Enough about poetry. Although my tone above may be a bit severe, I was very flattered to be invited to comment. I've been staying well away from the revised Silmarillion because I've not read through my HoME properly yet, so for my opinion to be considered worth having is a nice surprise. I make no claim to be a great versifier, and I'm certainly not the most informed person when it comes to Tolkien, but I hope my comments have been useful.
Your comments were more helpful than I thought possible. I'm hopeful that you will continue to post and I'm eager to see your recomendations in the other parts that we have worked on.
Your suggestions for the enmedations for the Poems to me at least seems very good, but it is your first comment that made me think about the usage of the Poems.
Quote:
Originally posted by The Squatter of Amon Rûdh
I've had a chance to read through those poems and the alterations. Before I go through them I ought to say that although I appreciate what the group are trying to achieve, I really think that the poems should be excluded if they won't fit without amendment. The Horns of Ylmir particularly relies on the juxtaposition of the soft, sweet Land of Willows and the hard, bitter shore for its main effect, and although changing the tense of the last stanza preserves this to some extent, it is still very much weakened and the symmetry of the work destroyed by the loss of the opening lines. In any case I found the sensation of a wild dream brought on by Ylmir's music to be much more powerful than the sense of actually being by the sea.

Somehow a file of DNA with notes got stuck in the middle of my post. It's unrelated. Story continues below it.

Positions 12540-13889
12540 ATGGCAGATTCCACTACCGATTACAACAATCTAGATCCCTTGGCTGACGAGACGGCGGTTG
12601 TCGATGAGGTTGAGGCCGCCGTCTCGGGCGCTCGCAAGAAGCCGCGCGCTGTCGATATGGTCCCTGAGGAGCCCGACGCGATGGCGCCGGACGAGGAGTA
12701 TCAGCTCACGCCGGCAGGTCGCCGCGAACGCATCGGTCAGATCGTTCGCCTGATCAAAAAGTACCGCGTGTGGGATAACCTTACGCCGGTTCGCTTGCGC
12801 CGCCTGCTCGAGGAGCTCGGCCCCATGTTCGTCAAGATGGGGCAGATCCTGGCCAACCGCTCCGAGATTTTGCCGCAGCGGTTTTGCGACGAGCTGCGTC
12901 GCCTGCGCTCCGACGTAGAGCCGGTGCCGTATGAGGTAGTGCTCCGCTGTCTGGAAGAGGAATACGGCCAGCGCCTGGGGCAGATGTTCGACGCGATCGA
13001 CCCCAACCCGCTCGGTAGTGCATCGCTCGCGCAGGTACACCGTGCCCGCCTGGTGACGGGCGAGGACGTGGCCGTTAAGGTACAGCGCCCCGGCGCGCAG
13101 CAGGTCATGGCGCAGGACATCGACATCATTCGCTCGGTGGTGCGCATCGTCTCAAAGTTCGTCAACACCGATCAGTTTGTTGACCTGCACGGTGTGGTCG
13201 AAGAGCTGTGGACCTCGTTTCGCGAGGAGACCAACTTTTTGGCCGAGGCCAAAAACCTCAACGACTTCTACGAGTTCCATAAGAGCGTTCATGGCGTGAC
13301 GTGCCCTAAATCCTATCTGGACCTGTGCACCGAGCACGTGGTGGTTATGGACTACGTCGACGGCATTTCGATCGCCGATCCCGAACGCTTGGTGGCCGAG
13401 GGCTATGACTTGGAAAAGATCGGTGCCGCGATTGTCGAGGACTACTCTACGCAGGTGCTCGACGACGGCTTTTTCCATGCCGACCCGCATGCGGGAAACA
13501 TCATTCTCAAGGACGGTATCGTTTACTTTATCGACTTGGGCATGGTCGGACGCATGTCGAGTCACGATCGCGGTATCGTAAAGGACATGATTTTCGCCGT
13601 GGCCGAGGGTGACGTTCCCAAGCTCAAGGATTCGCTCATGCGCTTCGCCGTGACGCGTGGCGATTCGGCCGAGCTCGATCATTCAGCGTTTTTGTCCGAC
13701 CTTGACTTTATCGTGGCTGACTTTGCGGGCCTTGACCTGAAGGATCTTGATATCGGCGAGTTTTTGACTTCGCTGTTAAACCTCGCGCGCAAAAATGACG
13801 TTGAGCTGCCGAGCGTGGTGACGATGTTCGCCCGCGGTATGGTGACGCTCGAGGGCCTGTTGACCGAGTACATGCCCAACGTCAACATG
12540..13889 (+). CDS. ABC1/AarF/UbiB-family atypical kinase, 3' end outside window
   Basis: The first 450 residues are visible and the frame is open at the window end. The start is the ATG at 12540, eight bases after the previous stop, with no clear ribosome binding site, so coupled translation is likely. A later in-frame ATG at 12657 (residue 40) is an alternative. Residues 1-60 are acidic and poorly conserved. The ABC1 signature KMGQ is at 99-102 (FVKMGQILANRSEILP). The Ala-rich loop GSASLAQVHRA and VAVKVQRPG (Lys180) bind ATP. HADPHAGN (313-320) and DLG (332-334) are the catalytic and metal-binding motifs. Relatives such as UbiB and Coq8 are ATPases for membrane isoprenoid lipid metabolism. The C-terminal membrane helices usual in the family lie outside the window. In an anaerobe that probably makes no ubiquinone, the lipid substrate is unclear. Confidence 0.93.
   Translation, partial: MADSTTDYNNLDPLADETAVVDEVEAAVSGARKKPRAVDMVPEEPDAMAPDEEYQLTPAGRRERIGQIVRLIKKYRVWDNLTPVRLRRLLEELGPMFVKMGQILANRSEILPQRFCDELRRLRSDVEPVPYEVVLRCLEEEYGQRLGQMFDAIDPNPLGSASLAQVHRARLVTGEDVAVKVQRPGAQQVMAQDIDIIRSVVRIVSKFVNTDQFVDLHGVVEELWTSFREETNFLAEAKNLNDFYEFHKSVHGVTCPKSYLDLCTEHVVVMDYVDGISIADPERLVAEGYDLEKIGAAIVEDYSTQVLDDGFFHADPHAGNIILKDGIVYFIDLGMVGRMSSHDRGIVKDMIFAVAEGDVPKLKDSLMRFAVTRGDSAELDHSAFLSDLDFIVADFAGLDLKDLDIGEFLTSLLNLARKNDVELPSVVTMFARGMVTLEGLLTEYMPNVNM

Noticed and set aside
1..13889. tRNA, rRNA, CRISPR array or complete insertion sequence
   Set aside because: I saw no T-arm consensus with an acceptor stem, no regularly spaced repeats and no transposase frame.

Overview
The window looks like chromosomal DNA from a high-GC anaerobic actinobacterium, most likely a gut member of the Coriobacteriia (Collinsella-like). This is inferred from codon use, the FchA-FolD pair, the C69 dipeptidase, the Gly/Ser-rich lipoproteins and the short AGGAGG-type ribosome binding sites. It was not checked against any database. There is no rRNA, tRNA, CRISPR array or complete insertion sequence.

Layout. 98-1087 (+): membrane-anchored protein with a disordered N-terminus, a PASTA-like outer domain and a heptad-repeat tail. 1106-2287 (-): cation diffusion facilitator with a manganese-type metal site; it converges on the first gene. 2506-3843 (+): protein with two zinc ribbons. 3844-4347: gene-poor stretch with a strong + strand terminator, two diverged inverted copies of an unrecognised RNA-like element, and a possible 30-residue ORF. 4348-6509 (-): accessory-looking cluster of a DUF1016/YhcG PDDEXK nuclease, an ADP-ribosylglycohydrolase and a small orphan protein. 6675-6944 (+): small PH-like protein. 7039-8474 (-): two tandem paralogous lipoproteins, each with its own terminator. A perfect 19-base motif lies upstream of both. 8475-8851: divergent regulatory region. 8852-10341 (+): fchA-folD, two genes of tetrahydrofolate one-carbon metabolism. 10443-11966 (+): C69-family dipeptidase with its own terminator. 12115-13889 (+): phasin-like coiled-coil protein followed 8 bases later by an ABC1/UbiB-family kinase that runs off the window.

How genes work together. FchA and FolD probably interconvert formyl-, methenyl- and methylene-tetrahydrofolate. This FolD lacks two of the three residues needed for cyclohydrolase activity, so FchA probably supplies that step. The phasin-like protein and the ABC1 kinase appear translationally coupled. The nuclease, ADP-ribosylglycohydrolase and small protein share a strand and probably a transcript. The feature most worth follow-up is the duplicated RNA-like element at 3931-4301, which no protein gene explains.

I'm of the opinion that it would be a shame indeed not to include those Poems in our work, however the idea that our enmedations do water down the work of Tolkien is an idea that I had not considered as a factor. I wonder perhaps Squatter if there is a way in which the Poems could be altered in a way as to preserve them in our works. Now that jallanite is no longer here, I think that either you or Aiwendil must be the ones who would have the chance to do that.
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Old 02-01-2004, 09:55 AM   #16
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First of all, The Squatter of Amon Rûdh, I also like to express my appreciation of your comments. It is always very helpful to hear the comments of someone who is not so much involved in the project. Also since I am fare from being an expert in English poetry, I fell deeply under qualified to meddle with Tolkien’s poems. So the comments of some one more at home in this field are very much needed.

Posted by The Squatter of Amon Rûdh:
Quote:
I've had a chance to read through those poems and the alterations. Before I go through them I ought to say that although I appreciate what the group are trying to achieve, I really think that the poems should be excluded if they won't fit without amendment.